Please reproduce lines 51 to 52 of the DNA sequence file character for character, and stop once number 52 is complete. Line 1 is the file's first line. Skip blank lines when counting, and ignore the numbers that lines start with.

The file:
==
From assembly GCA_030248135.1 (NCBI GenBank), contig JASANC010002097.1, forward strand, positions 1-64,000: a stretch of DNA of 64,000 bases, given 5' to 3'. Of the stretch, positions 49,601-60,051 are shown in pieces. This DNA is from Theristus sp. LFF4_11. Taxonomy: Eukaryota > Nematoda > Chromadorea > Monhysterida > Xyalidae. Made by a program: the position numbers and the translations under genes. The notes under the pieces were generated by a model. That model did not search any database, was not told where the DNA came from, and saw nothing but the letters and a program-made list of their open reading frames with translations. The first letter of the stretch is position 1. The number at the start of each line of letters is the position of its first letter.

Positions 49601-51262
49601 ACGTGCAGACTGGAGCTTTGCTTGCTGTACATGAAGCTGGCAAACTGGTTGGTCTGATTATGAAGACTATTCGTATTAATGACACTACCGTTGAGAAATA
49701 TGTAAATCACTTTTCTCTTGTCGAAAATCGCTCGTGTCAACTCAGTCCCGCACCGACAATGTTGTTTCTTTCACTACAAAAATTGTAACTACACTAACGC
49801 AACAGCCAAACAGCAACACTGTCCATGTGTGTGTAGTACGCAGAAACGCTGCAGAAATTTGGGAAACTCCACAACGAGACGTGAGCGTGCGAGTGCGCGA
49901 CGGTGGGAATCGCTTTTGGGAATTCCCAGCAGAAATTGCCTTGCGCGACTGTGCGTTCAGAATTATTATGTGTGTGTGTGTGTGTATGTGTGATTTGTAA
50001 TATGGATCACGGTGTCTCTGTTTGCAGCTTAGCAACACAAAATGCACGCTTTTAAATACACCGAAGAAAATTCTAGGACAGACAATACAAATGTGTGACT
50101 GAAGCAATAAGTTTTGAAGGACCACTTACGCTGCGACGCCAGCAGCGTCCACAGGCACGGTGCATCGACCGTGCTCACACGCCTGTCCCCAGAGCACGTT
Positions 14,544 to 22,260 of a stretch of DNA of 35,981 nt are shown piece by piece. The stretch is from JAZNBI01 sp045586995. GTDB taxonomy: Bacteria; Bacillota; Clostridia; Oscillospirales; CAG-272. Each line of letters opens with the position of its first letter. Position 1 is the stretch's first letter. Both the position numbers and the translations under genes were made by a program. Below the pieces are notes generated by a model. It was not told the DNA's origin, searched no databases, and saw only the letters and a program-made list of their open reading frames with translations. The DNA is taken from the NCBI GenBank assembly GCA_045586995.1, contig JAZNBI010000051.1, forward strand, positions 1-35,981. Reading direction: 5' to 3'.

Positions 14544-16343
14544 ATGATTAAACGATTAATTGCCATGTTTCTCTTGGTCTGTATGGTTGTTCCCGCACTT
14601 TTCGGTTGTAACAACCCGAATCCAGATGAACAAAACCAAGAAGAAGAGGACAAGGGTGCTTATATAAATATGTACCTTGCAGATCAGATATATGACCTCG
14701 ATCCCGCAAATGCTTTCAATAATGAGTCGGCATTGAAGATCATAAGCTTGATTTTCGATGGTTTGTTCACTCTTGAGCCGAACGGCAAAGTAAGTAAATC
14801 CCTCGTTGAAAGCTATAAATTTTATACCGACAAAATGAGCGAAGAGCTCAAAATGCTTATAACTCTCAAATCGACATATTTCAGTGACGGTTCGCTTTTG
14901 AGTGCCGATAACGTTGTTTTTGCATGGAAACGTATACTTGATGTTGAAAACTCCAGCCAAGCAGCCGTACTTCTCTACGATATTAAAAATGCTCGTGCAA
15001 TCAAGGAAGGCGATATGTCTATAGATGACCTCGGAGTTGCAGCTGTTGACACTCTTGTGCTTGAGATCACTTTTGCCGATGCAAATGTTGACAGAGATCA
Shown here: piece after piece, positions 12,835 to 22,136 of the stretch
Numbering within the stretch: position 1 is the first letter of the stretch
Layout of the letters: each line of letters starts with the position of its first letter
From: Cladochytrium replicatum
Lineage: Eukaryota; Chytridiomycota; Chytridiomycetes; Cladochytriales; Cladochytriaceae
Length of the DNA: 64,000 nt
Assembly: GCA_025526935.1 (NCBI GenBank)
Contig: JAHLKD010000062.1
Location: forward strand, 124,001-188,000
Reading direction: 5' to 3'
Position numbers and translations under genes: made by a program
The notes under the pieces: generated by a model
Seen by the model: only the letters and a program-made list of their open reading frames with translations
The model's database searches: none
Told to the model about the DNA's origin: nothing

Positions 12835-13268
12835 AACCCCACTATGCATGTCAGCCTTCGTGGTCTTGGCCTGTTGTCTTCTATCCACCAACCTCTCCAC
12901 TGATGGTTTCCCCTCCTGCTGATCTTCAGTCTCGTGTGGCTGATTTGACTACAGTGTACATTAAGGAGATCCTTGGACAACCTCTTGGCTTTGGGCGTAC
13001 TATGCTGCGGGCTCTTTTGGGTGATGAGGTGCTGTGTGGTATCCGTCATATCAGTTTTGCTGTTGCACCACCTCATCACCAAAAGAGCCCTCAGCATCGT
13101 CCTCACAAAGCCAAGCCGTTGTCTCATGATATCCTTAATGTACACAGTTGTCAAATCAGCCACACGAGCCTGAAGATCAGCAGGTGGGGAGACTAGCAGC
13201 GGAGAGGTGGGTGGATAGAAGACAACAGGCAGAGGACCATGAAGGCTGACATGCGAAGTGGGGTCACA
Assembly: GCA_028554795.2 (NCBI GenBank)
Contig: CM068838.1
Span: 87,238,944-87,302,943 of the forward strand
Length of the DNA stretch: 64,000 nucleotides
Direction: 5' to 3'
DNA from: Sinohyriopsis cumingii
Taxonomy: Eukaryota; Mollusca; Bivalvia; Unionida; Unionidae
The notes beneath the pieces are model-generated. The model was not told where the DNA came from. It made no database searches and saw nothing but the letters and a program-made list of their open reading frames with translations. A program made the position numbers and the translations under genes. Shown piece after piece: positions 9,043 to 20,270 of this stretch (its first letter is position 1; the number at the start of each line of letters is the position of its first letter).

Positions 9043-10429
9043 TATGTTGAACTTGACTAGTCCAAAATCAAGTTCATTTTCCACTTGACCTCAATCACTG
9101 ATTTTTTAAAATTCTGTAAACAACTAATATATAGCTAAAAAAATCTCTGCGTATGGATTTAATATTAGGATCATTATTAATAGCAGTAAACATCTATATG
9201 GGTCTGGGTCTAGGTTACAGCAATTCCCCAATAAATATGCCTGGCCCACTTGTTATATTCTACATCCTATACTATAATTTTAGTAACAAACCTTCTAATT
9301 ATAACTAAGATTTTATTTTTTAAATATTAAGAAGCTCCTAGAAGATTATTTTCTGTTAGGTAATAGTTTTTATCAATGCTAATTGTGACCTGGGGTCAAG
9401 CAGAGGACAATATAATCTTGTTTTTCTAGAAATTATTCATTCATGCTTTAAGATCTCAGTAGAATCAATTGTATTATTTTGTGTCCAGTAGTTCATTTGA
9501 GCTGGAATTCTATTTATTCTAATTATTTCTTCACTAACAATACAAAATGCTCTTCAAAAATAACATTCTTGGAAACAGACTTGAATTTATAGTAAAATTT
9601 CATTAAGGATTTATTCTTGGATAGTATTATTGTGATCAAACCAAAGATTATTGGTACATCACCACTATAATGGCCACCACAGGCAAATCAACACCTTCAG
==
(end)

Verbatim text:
9401 CAGAGGACAATATAATCTTGTTTTTCTAGAAATTATTCATTCATGCTTTAAGATCTCAGTAGAATCAATTGTATTATTTTGTGTCCAGTAGTTCATTTGA
9501 GCTGGAATTCTATTTATTCTAATTATTTCTTCACTAACAATACAAAATGCTCTTCAAAAATAACATTCTTGGAAACAGACTTGAATTTATAGTAAAATTT